Shipsheds of the Ancient Mediterranean

Front Cover
Cambridge University Press, Jan 9, 2014 - History - 617 pages
0 Reviews
This is the first detailed and comprehensive study of the shipshed complexes which housed the great navies of the Greco-Roman world, including Athens and Carthage. These complexes represented some of the largest and most expensive building projects of antiquity, and the volume provides a comprehensive survey of the archaeological and literary evidence. It explains how the buildings were carefully designed to keep warships dry and out of reach of shipworm, whilst enabling them to be launched quickly, easily and safely when required. It also serves as a handbook for archaeologists who may excavate such buildings, which are often difficult to identify and interpret. The analytical chapters are complemented by a full and detailed catalogue of known sheds, with plans for all the major sites specially drawn for easy comparison. The book thus provides an indispensable guide for all those interested in these buildings and in the maritime infrastructure of the ancient world.
 

What people are saying - Write a review

We haven't found any reviews in the usual places.

Contents

Introduction David Blackman and Boris Rankov
3
The upper ends of some 0fthe
7
Classical and Hellenistic sheds David Blackman
16
Roman shipsheds Boris Rankov
30
Warships on a fresco found in a house
38
Zea a case study
55
Plan reconstruction of a tenslipway Phase
58
Ships and shipsheds Boris Rankov
76
Corcyra KalliopiBaika
319
Dor KalliopiBaika
335
Eulimna KalliopiBaika
340
Kition Iudith McKenzie
349
114
351
1o Kos KalliopiBaika
362
Loryma Henrik Gerding
372
Massalia Judith McKenzie
376

The Olympias trireme reconstruction at sea
77
Reconstruction drawing ofa hemiolia c 300
84
Slipping and launching Boris Rankov
102
Ramps and substructures David Blackmarz
124
Roofs and superstructures Henrik Gerdirzg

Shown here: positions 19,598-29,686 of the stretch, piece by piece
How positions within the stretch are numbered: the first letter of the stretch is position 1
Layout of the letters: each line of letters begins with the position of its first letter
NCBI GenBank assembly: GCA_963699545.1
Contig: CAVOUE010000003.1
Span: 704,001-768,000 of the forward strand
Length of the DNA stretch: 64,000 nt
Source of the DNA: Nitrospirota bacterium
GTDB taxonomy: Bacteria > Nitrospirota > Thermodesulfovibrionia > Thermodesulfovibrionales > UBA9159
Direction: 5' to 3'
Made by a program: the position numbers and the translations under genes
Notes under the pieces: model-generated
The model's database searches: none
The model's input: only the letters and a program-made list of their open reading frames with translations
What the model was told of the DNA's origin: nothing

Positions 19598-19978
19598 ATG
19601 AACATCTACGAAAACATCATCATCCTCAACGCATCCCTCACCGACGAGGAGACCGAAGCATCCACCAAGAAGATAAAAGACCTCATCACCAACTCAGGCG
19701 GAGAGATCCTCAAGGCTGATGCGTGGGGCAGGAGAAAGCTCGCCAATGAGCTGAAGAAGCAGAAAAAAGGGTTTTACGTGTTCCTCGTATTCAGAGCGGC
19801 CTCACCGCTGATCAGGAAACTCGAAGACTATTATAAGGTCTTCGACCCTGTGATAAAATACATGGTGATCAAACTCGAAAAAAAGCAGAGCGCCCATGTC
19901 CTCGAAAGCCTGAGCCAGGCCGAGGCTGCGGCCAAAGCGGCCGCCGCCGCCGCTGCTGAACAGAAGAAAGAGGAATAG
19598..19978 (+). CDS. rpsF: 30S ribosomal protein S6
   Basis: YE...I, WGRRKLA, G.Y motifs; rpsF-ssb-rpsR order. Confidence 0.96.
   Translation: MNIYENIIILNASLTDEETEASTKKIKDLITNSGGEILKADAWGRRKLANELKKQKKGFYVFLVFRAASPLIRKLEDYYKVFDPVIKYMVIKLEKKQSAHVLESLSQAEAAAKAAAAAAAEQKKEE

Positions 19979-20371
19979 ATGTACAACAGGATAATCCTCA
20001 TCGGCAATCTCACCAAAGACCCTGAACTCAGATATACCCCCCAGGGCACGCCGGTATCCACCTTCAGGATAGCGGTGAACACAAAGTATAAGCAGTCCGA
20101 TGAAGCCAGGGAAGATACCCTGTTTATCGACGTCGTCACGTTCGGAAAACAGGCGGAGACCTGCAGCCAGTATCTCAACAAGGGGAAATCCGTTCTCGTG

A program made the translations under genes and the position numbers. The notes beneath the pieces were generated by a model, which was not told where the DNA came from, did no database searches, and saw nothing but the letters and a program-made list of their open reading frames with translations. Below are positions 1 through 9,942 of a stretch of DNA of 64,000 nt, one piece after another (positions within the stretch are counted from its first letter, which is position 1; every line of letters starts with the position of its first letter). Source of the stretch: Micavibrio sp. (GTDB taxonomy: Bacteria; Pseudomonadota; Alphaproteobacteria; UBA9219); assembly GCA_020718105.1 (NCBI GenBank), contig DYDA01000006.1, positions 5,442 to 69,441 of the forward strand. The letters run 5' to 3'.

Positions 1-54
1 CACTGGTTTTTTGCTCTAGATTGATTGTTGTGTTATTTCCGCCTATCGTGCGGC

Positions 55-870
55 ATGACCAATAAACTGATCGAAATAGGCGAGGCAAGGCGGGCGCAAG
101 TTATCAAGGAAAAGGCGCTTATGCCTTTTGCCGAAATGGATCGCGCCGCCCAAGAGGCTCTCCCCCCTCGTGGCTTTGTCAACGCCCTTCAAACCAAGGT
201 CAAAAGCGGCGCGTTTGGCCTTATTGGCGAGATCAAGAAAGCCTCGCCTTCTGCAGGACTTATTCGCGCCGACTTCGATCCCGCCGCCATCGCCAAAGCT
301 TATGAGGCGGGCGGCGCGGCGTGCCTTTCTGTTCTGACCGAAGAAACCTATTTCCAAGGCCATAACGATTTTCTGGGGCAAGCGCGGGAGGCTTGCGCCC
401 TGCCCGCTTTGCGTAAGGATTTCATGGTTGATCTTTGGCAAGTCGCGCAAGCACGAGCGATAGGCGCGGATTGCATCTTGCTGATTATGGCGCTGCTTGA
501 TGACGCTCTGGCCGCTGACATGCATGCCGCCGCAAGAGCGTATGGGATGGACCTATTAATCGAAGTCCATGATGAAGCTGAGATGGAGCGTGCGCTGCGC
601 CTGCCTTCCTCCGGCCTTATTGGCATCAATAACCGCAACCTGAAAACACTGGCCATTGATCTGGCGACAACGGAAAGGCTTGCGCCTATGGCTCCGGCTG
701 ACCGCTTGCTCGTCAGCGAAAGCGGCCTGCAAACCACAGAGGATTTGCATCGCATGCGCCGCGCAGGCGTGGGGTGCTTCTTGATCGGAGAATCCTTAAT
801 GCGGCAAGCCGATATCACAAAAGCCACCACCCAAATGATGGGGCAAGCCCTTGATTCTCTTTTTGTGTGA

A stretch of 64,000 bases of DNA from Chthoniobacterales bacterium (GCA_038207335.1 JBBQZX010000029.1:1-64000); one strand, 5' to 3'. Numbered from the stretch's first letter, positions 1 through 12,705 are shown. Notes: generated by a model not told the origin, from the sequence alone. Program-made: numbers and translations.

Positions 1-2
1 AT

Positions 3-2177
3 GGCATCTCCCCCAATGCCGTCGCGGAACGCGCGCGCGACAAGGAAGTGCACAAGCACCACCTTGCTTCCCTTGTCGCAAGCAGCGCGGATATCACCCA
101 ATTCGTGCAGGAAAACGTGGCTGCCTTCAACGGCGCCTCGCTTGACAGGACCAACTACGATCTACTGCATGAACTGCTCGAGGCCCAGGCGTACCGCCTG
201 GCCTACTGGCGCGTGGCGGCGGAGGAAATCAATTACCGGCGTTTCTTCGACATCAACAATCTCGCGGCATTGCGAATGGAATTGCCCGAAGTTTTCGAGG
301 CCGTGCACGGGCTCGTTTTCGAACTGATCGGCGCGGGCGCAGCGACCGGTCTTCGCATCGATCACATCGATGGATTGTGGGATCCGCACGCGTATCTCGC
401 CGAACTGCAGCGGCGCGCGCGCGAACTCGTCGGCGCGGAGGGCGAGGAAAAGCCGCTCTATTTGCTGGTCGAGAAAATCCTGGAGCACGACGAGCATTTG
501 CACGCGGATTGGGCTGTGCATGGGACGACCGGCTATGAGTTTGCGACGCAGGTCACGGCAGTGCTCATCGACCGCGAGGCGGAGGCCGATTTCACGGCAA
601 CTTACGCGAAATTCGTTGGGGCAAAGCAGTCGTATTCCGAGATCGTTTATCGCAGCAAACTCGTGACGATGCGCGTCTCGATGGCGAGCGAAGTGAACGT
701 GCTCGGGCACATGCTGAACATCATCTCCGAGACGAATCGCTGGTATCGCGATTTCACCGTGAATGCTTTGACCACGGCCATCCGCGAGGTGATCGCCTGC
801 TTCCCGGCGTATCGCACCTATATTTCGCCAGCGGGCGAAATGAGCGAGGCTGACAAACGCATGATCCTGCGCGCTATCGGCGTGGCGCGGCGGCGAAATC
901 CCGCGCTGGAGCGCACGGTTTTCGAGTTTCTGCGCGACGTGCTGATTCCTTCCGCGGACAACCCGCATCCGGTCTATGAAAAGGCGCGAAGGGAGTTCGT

141
stoa 0f
146
89
154
106
160
The topography of shipshed complexes and naval dockyards
185
107
221
The fortification of shipsheds and naval arsenals Kalliopi Baika
231
not just ship garages David Blackmarz
254
Guide and preface to the catalogue adith McKenzie
263
Abdera Kalliopi Baika
270
Aigila Kalliopi Baika
277
Aigina Henrik Gerding
284
Apollonia KalliopiBaika
294
Carthage Henrik Gerding
307
126
383
Matalon Henrik Gerding
389
Naxos in Sicily Maria Costanza Lentini and David Blackman with ari Pakkanen
393
Oiniadai Henrik Gerding
410
Piraeus Boris Rankov
420
150
436
Poiessa KalliopiBaika
489
Ptolemais KalliopiBaika
494
RhithymnaArsinoe KalliopiBaika
501
Rhodes Henrik Gerding
509
Setaea KalliopiBaika
518
Sounion KalliopiBaika
525
Syracuse Henrik Gerding
535
Thasos KalliopiBaika
542
Beirut Halicarnassus Kirrha Aghios Demetrios Island by Panos Valavanis Mallorca Marea Mykale Tersane Bay
555
Carteia Dead Sea Qasr elYahudKhirbet Mazin Elaia by Stefan Feuser and Felix Pirson Geraistos Hanieh Island Itanos by Kalliopi Baika Kalaureia by I...
577
Anaphlystos by Kalliopi Baika Carcura Herakleion
583
Copyright

Common terms and phrases

About the author (2014)

David Blackman has been carrying out and publishing research on ancient harbours for over forty years; as a postgraduate student he provided an analysis of the then known remains of ancient shipsheds (published in 1968 in Morrison and Williams' Greek Oared Ships), which were one key factor in the design of the Olympias trireme reconstruction. The present book is a culmination of that work. In 1997 he became Director of the British School at Athens, and has been based in Oxford since 2002.

Boris Rankov is Professor of Ancient History at Royal Holloway, University of London. In 1987 he recruited the first trials crew of 170 rowers to operate the Olympias trireme reconstruction, and was one of the rowing masters on the ship in 1988, 1990 and 1992. In 1996, he succeeded John Morrison as Chairman of the Trireme Trust, and subsequently co-authored the second edition of The Athenian Trireme (Cambridge University Press, 2000). Alongside work on the Roman army and its epigraphy, ancient oared ships have remained a focus of his research and publication, including Trireme Olympias: The Final Report (2012) and the present volume.

Kalliopi Baika has a PhD from the University of Paris I-Panthéon-Sorbonne. She has worked at Royal Holloway, University of London, has been Visiting Lecturer in Maritime Archaeology at the University of the Peloponnese and is now a maritime archaeologist at the Ephorate of Underwater Antiquities in the Hellenic Ministry of Culture. She specialises in Greek harbour archaeology and coastal geoarchaeology in the Aegean and Mediterranean.

Henrik Gerding has a PhD in Classical Archaeology and Ancient History from Lund University. He has worked at Royal Holloway, University of London and Uppsala University and is now Senior Lecturer in Classical Archaeology and Ancient History at Lund University. His research has been mainly on ancient architecture, and his published works include a monograph on the tomb of Caecilia Metella outside Rome.

Jari Pakkanen is Senior Lecturer in Classical Archaeology at Royal Holloway, University of London and has been a Co-Director of the Project. He specialises in Greek architecture, and from summer 2013 is the Director of the Finnish Institute at Athens.

Bibliographic information